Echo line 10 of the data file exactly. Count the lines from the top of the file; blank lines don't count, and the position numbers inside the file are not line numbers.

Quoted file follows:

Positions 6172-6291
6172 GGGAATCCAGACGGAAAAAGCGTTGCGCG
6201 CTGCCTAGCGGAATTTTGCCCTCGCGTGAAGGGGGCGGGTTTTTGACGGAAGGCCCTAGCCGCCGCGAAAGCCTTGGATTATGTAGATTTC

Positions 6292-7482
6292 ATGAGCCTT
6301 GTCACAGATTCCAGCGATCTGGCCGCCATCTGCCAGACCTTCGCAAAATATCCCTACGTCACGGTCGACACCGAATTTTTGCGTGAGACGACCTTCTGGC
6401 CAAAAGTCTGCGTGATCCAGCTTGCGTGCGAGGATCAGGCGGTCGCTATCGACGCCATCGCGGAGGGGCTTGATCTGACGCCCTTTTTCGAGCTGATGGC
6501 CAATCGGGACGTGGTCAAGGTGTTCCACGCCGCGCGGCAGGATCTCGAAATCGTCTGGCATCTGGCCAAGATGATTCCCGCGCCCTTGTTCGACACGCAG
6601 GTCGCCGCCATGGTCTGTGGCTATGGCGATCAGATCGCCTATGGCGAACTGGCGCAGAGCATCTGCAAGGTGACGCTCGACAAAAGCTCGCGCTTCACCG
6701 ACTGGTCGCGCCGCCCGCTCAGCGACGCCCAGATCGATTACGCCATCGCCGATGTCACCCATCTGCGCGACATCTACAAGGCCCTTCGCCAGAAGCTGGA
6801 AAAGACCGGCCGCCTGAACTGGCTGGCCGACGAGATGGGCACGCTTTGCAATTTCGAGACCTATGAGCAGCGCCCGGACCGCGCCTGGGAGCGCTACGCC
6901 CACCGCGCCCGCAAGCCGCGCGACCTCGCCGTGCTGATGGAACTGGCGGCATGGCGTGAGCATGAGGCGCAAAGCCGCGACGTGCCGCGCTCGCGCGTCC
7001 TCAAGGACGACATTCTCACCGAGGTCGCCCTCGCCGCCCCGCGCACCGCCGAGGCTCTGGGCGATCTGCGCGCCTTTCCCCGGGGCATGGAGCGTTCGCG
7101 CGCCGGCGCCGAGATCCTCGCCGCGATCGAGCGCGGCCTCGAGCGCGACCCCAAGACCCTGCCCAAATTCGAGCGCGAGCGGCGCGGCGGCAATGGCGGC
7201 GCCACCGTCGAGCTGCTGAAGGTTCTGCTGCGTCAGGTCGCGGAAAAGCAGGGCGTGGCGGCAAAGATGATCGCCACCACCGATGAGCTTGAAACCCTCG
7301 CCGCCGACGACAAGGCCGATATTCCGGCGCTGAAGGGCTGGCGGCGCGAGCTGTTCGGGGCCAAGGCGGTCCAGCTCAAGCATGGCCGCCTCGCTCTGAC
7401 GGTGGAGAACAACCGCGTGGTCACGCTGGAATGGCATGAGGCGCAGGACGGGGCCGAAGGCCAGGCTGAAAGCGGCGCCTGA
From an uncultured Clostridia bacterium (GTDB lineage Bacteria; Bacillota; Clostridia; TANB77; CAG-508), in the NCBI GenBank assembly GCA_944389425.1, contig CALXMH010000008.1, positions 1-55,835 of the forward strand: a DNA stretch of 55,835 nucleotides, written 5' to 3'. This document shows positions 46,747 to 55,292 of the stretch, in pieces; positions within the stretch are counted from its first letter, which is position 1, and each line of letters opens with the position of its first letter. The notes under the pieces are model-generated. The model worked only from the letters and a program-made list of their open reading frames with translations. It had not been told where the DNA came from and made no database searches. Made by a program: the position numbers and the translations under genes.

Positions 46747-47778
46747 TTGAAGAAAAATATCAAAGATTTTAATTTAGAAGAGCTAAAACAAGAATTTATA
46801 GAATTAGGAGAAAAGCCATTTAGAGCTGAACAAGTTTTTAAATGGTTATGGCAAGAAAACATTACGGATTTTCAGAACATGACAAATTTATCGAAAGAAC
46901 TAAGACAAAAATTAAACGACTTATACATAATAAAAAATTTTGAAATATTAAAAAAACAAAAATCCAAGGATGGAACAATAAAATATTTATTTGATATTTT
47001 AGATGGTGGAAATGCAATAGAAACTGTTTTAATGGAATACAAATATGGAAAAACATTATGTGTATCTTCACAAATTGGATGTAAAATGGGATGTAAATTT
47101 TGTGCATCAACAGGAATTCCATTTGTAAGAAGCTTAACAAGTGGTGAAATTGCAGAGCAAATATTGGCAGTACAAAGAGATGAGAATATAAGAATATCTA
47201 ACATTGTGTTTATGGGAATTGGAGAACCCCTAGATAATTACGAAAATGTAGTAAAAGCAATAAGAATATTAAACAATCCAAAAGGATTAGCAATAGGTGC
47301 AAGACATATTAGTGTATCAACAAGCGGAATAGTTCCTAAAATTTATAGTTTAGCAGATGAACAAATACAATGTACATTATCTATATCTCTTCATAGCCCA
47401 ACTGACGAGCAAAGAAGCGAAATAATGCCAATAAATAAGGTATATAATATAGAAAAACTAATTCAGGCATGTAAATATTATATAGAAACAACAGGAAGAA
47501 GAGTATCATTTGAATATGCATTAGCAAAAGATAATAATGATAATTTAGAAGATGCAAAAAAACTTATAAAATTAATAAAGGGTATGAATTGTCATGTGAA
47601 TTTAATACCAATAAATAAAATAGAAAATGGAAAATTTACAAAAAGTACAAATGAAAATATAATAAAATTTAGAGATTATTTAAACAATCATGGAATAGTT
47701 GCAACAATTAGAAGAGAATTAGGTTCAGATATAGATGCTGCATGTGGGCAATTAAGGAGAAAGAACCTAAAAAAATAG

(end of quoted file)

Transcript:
6701 ACTGGTCGCGCCGCCCGCTCAGCGACGCCCAGATCGATTACGCCATCGCCGATGTCACCCATCTGCGCGACATCTACAAGGCCCTTCGCCAGAAGCTGGA